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Xavier Nady finalized his one-year contract with the Cubs on Friday, but he still has some health hurdles to leap before Opening Day.
The Cubs' newest outfielder underwent an all-day physical exam at Chicago's Northwestern Memorial Hospital on Thursday in which doctors paid particular attention to his twice-surgically-repaired right elbow. Nady, 31, is not quite seven months removed from his second Tommy John reconstruction, and Cubs general manager Jim Hendry conceded that there remains a chance that Nady will be limited somewhat defensively at the start of the season.
That didn't stop the club from committing to a deal that, according to The Associated Press, guarantees Nady $3.3 million and has $2.05 million more available in incentives for games played.
Hendry expects Nady to be on the Cubs' Opening Day roster even if he remains under throwing restrictions at that time.
"First and foremost, he's going to be paid to knock in runs," Hendry said in a conference call that included Nady and agent Scott Boras. "We'll see how the throwing program goes in the next two months and if 'X' is limited throwing at the full-throttle level on April 1, we're not going to tax him.
"But we're certainly counting on the bat as he grows into more and more playing time as his arm gets stronger. There's no way to predict when that throwing will be 90 percent or 100 percent, but he's on the path."
Hendry referred to Nady as an "everyday, legitimate five-hole hitter," but Nady would have to displace another Cubs outfielder to land that role. For now, the Cubs projected starters from left to right field are Alfonso Soriano, Marlon Byrd and Kosuke Fukudome.
A right-field pairing with Fukudome, a left-handed hitter, could be particularly productive. Fukudome has a .798 on-base plus slugging percentage against right-handed pitchers in his brief tenure in the Major Leagues, 112 points higher than his OPS against lefties, and he has hit 20 of his 21 home runs against righties. Nady has a career .854 OPS against left-handed pitchers, 85 points higher than his mark against righties.
Health, Nady said, will help dictate his role with the Cubs.
"The arm's been doing well," he said. "It's progressing each week, and I'll continue to do my throwing program for the next two and a half months. When the season rolls around, we'll have to take a look at everything to see where I'm at. ...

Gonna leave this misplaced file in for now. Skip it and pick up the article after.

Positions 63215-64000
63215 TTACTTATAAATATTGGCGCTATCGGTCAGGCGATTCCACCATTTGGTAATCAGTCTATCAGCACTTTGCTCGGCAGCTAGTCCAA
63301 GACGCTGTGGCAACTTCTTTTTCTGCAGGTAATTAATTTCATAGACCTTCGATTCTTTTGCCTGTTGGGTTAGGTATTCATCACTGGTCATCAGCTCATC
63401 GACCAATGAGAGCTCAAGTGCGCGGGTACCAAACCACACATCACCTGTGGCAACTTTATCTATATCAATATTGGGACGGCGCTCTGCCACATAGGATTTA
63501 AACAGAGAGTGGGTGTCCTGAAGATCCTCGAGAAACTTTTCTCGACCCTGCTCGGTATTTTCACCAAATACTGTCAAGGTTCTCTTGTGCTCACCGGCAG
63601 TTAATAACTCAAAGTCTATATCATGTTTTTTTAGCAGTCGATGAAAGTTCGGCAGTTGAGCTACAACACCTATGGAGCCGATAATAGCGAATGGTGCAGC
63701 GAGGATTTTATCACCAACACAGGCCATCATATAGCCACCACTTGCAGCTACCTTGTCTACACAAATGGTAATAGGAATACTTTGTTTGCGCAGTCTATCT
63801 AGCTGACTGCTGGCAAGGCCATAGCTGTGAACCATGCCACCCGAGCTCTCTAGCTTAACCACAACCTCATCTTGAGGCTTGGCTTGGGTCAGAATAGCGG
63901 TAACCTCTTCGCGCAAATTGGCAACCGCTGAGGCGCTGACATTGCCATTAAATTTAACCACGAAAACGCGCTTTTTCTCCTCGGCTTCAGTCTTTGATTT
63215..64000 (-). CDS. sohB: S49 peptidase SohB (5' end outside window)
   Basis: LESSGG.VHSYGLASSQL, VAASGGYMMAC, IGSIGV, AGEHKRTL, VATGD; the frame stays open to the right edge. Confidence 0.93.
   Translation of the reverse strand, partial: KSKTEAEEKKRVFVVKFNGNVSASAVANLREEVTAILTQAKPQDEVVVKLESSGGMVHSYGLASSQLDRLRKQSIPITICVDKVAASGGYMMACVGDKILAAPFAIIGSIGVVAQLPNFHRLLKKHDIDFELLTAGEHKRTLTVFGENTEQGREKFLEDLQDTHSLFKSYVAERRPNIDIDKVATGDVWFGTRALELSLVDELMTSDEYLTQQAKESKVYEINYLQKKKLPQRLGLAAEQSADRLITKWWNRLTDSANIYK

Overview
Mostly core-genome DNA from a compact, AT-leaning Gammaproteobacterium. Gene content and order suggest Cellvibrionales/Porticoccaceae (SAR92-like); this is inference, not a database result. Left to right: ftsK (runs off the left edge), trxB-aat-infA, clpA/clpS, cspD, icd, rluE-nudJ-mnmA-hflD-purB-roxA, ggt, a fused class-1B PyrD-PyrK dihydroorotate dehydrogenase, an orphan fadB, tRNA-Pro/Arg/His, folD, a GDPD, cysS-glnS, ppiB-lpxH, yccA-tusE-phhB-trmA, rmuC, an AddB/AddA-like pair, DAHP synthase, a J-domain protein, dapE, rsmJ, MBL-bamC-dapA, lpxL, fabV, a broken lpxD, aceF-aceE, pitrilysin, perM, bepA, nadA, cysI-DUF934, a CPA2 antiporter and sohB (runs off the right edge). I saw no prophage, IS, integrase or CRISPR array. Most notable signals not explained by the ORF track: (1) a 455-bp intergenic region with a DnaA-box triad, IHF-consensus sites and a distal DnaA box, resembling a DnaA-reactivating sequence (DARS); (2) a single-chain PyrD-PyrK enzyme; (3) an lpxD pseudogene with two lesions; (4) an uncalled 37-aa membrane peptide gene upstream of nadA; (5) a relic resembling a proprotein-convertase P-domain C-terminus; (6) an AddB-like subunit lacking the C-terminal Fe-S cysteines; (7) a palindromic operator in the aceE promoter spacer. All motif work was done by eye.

"I'm coming in to compete for an everyday job, and that's the way my mindset has to be. That's how I've always done it."
Nady is in an exclusive group of position players who have had multiple Tommy John surgeries. Catcher Vance Wilson had the procedure in 2007 and again in '08, but he returned to action with the Royals' Double-A affiliate in '09 and will compete for a job as Kansas City's backup beginning next month. Outfielder Jay Payton, who last week signed a Minor League contract with the Rockies, had two Tommy John surgeries early in his career.
Boras, meanwhile, compared Nady to the Royals' Jose Guillen, who underwent a reconstruction on July 25, 2006, while with the Nationals. Guillen played 153 games in each of the following two seasons.
"Fortunately, we have some precedent here," Boras said. "You have to understand that we are talking about athletes who are in tremendous physical shape. Their healing powers are usually well above the norm. ... Jim and I and 'X' all agreed that we are not going to rush 'X' early on."
Nady made it clear that the elbow does not affect him when swinging a bat.
He was last healthy in 2008, a season split between the Pirates and Yankees in which he batted .305 with 37 doubles, 25 home runs and 97 RBIs in 148 games, posting a .357 on-base percentage and a .510 slugging percentage. He set career highs that season for runs (76), hits (169), doubles, homers, RBIs and walks (39).
In all, he's played parts of eight Major League seasons with the Padres, Mets, Pirates and Yankees and has appeared at all three outfield positions. Nady has played 408 games in right field, 100 in left and 45 in center, and has also seen action at first base (82 games) and third base (three games).
He's a career .304 hitter (31-for-102) in 28 games at Wrigley Field.
"I feel like I've dealt with some nagging injuries here and there and have obviously had a decent time off with this elbow, but I feel like my best years are in front of me," Nady said. "I feel like I've improved each year and have a better understanding of what I need to do -- whether that's in the [batter's] box or in the field -- to be a better player. I feel like when I am healthy, I'm a very productive player."
Nady is the first player in Cubs history to have his first name begin with the letter X. His wife, Meredith, and their son, Xavier IV, live in San Diego.
Hendry said the Nady deal likely "rounds out our acquisitions for the winter."